At the end of 2019, having just opened a new business, Coffee Religion, on Charleston Blvd, Lotus Leeventan couldn’t have seen what was coming. Restaurateurs the world over were about to face COVID-19, quarantine, the inability to serve dine-in customers, and eventually, the new hybrid world of dine-in meets delivery.
“It was taking off really well, people loved to come in and relax, loved our coffee from the get-go,” Leeventan told What Now Las Vegas on Wednesday. And then everything changed.
“You have to adapt.”
And adapt Coffee Religion did, rolling out an expanded menu, focusing on dishes that delivered well, and in the process transforming the brand from a more standard coffee shop, to an Asian-inspired cafe offering an eclectic food menu, coffee drinks, and full tea service.
“It was just a simple idea of opening a cafe, and it turned into something much more,” Leeventan said. “And it’s good to see people reacting so quickly. We’re just growing and growing.”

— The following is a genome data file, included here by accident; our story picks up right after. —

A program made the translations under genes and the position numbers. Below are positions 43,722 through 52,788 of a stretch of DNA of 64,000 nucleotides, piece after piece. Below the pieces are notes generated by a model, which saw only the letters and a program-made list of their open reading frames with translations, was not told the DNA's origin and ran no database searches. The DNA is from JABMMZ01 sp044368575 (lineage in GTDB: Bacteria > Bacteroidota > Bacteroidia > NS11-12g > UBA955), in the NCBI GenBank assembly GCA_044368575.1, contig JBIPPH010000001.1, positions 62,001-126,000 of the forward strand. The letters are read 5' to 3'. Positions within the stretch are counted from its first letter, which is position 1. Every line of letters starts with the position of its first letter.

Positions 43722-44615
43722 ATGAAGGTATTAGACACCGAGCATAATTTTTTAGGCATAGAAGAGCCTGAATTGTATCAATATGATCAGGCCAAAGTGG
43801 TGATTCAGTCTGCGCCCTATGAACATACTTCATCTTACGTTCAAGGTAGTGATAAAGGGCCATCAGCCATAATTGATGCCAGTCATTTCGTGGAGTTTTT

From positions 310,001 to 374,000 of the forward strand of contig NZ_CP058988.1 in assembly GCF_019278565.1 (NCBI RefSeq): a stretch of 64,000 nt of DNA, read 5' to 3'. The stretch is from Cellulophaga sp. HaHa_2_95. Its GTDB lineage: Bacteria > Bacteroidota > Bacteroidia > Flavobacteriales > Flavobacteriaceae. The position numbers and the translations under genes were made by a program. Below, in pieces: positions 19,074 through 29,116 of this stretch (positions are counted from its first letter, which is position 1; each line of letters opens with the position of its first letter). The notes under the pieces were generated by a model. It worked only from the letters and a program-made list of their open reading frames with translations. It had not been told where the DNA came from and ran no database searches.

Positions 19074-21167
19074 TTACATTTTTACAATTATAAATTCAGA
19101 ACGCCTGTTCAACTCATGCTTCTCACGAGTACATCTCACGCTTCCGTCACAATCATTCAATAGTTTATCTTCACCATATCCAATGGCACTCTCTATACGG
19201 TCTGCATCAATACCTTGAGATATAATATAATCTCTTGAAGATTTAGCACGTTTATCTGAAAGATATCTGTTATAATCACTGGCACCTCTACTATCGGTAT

And now Coffee Religion is preparing to expand with a new location in North Las Vegas, on Norman Rockwell Ln. The location will feature the same great coffee, tea service, and dishes taken from cuisines across Asia, plus a few new items.
Coffee Religion’s breakfast and lunch menu features dishes like the Tamago Sando (Our version of the Japanese Egg Salad sandwich with homemade Spicy Sesame Mayo) and Kaya Toast (World famous Singaporean style Toast with Kaya Jam and Sweet Cream Butter). Tea service features finger sandwiches, desserts like Cream au Chocolat, and a selection of teas that include Oolong Green, Golden Chai, and Moroccan Mint. The brand’s authentic Nepalese dumplings (available in pork and vegan varieties) are a must-try.
No set opening date is available yet, but the North Las Vegas Coffee Religion is expected to open this fall. In the meantime, visit the Charleston location to enjoy high tea and take a look at another of the brand’s attractions, the space’s 11-foot sculpture, “Padmasambhava,” created by an internationally-recognized family of sculpture artists, and Leeventan’s family, and transported by sea to Las Vegas.